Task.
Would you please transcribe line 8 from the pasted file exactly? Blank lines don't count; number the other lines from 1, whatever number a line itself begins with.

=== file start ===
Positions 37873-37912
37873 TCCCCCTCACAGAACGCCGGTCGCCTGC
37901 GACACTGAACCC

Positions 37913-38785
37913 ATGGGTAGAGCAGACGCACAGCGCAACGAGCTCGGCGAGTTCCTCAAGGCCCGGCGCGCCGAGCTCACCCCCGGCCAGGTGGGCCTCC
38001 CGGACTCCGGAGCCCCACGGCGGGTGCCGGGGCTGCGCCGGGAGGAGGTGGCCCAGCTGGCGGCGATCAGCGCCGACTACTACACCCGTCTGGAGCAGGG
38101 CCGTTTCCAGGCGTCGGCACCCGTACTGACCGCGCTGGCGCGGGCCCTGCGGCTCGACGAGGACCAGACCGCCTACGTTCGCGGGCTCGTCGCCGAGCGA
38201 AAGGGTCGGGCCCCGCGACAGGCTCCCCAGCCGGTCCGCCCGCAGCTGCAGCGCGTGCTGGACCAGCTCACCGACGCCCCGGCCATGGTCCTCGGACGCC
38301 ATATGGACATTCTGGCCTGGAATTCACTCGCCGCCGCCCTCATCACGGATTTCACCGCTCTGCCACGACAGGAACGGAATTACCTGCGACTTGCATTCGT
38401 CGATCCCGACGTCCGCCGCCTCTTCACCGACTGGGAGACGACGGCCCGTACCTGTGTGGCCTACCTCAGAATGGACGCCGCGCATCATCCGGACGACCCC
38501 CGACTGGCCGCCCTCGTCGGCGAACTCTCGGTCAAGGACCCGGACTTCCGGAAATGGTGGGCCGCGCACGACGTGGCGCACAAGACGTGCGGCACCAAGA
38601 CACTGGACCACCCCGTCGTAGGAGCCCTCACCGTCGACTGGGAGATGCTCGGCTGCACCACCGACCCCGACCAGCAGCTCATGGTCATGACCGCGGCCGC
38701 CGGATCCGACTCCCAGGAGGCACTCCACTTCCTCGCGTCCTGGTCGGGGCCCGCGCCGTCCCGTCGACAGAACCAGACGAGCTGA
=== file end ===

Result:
38201 AAGGGTCGGGCCCCGCGACAGGCTCCCCAGCCGGTCCGCCCGCAGCTGCAGCGCGTGCTGGACCAGCTCACCGACGCCCCGGCCATGGTCCTCGGACGCC